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The Joint Research Centre (JRC) is the European Commission's science and knowledge service which employs scientists to carry out research in order to provide independent scientific advice and support to EU policy.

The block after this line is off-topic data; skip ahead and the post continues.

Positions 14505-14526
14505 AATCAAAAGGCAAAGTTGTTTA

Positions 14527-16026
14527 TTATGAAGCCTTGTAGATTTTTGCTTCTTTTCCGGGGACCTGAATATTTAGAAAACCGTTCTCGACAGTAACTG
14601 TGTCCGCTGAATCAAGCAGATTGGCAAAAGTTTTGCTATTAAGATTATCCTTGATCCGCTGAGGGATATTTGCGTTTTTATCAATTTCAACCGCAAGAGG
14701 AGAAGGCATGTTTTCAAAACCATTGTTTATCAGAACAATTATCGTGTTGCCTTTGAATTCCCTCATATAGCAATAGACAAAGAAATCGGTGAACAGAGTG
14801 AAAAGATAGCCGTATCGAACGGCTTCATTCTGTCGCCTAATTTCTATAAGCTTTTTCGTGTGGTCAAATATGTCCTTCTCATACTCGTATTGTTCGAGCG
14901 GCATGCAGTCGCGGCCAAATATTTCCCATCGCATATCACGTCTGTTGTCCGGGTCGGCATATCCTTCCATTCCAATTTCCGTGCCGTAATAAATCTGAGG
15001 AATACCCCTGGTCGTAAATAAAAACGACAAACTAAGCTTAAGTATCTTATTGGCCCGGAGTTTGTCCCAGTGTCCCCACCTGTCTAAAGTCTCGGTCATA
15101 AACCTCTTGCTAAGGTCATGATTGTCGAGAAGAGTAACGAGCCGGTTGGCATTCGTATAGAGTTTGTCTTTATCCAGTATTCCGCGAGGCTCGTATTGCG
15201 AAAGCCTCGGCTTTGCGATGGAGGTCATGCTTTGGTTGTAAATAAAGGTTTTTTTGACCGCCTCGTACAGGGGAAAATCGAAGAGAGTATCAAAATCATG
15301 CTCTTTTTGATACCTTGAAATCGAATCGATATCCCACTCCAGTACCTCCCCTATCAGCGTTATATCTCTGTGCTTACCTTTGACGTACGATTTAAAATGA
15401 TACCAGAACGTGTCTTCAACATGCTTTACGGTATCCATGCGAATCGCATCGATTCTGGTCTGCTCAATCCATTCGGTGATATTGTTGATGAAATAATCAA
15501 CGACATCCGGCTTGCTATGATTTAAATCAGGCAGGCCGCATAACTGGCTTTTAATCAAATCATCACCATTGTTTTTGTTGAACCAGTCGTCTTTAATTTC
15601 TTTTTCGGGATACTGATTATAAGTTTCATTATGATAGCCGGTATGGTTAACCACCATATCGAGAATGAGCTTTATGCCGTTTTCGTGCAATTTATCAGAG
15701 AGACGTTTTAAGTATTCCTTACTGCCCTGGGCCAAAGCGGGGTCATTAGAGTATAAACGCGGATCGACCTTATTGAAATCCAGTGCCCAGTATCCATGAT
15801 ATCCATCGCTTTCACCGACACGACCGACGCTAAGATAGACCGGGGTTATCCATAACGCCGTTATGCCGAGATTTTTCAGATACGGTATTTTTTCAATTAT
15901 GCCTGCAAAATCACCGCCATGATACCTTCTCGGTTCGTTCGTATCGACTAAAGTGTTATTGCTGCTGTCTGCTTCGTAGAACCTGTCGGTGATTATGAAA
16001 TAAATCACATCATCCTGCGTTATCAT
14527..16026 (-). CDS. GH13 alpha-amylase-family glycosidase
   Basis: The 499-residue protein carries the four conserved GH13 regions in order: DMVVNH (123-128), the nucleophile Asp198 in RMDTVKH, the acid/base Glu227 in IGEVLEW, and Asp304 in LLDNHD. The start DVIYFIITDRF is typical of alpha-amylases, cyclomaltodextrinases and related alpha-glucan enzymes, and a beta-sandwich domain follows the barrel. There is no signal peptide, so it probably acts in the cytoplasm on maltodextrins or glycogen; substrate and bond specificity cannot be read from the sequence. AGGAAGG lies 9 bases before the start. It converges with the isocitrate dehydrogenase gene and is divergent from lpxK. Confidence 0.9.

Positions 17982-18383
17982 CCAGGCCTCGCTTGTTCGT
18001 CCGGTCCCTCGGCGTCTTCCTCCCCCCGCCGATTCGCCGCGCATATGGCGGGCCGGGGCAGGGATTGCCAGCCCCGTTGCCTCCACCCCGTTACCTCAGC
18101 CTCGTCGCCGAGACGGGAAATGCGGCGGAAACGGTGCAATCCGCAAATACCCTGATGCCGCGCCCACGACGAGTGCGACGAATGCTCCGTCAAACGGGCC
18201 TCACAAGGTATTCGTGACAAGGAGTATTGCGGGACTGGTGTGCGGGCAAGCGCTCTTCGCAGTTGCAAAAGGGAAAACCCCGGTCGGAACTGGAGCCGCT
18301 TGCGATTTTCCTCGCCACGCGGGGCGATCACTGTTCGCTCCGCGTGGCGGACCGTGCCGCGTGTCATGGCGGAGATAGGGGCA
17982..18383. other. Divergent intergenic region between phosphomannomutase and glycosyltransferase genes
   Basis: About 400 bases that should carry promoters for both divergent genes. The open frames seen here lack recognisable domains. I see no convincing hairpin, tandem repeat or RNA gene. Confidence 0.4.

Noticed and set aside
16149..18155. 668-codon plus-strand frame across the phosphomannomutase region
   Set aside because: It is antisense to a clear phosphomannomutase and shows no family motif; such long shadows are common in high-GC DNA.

Where does Europe stand in the global robotisation race? This paper aims to answer this question by developing a novel theoretical and analytical framework which applies the concept of a global value chain to robotisation. By doing this, we investigate in detail the entire robotisation chain, from robotics developers to robot manufacturers, and companies that deploy industrial robots. For the research and development (R&D)-intensive part of the chain (robotics development), we analyse the robotics patent data of the Worldwide Patent Statistical Database (PATSTAT) combined with ORBIS, while for the capital-intensive part (deployment of robots), our information is sourced from the International Federation of Robotics (IFR). Our results show that although the ‘big five’ (Europe, USA, China, Japan, and Korea) dominate the global robotisation landscape they do not all hold equally strong positions across the whole robotisation chain. Japan and Korea are the early first-movers and today’s global leaders, as they are robustly engaged in every part of the chain. Europe is very strong in robot manufacturing and robot deployment, but is behind global leaders in robotics development. The USA has its firm competitive advantages in robotics development, while at present the latecomer China is a rival only in the industrial deployment of robots. Nevertheless, in Europe, some smaller and advanced economies are specialising in certain parts of the robotisation chain, as Austria, Denmark, France, the Netherlands, and Sweden are performing well in robotics development; not only this, Belgium, Italy, and Spain are making extensive use of industrial robots for various kinds of manufacturing. European economies which are lagging behind the rest – largely consisting of Central and Eastern European countries – are involved in the robotisation chain only insofar as they are involved in robot deployment. Since there are only 43 countries globally who are taking part in robotisation, the eminent policy challenge remains to find ways for countries to become integrated into the robotisation chain, and for those countries already engaged in robotisation, the main focus is to create policies which support upgrading across the chain, as the reshoring of previously offshored production becomes more prevalent.